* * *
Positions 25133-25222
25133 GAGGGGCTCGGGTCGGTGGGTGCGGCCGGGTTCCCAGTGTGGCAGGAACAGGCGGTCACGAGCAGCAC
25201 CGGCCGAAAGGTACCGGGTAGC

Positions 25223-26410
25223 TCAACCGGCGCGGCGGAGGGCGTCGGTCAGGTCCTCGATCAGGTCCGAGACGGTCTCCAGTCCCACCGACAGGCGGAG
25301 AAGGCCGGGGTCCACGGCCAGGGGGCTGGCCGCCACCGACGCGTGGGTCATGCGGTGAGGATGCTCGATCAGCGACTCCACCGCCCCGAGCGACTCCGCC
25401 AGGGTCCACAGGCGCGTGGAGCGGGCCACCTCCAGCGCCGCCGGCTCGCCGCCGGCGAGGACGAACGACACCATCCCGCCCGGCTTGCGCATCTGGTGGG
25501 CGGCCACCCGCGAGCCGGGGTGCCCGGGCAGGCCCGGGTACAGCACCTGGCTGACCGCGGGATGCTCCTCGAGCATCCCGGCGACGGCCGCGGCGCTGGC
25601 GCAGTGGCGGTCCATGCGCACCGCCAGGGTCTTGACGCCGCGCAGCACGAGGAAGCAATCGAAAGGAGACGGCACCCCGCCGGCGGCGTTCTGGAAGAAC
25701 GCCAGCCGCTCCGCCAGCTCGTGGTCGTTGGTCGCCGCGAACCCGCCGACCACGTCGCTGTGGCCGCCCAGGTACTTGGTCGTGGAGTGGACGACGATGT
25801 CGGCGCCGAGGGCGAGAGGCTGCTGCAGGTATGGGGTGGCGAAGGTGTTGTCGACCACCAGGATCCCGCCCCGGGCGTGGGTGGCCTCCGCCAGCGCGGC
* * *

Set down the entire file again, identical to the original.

Positions 25133-25222
25133 GAGGGGCTCGGGTCGGTGGGTGCGGCCGGGTTCCCAGTGTGGCAGGAACAGGCGGTCACGAGCAGCAC
25201 CGGCCGAAAGGTACCGGGTAGC

Positions 25223-26410
25223 TCAACCGGCGCGGCGGAGGGCGTCGGTCAGGTCCTCGATCAGGTCCGAGACGGTCTCCAGTCCCACCGACAGGCGGAG
25301 AAGGCCGGGGTCCACGGCCAGGGGGCTGGCCGCCACCGACGCGTGGGTCATGCGGTGAGGATGCTCGATCAGCGACTCCACCGCCCCGAGCGACTCCGCC
25401 AGGGTCCACAGGCGCGTGGAGCGGGCCACCTCCAGCGCCGCCGGCTCGCCGCCGGCGAGGACGAACGACACCATCCCGCCCGGCTTGCGCATCTGGTGGG
25501 CGGCCACCCGCGAGCCGGGGTGCCCGGGCAGGCCCGGGTACAGCACCTGGCTGACCGCGGGATGCTCCTCGAGCATCCCGGCGACGGCCGCGGCGCTGGC
25601 GCAGTGGCGGTCCATGCGCACCGCCAGGGTCTTGACGCCGCGCAGCACGAGGAAGCAATCGAAAGGAGACGGCACCCCGCCGGCGGCGTTCTGGAAGAAC
25701 GCCAGCCGCTCCGCCAGCTCGTGGTCGTTGGTCGCCGCGAACCCGCCGACCACGTCGCTGTGGCCGCCCAGGTACTTGGTCGTGGAGTGGACGACGATGT
25801 CGGCGCCGAGGGCGAGAGGCTGCTGCAGGTATGGGGTGGCGAAGGTGTTGTCGACCACCAGGATCCCGCCCCGGGCGTGGGTGGCCTCCGCCAGCGCGGC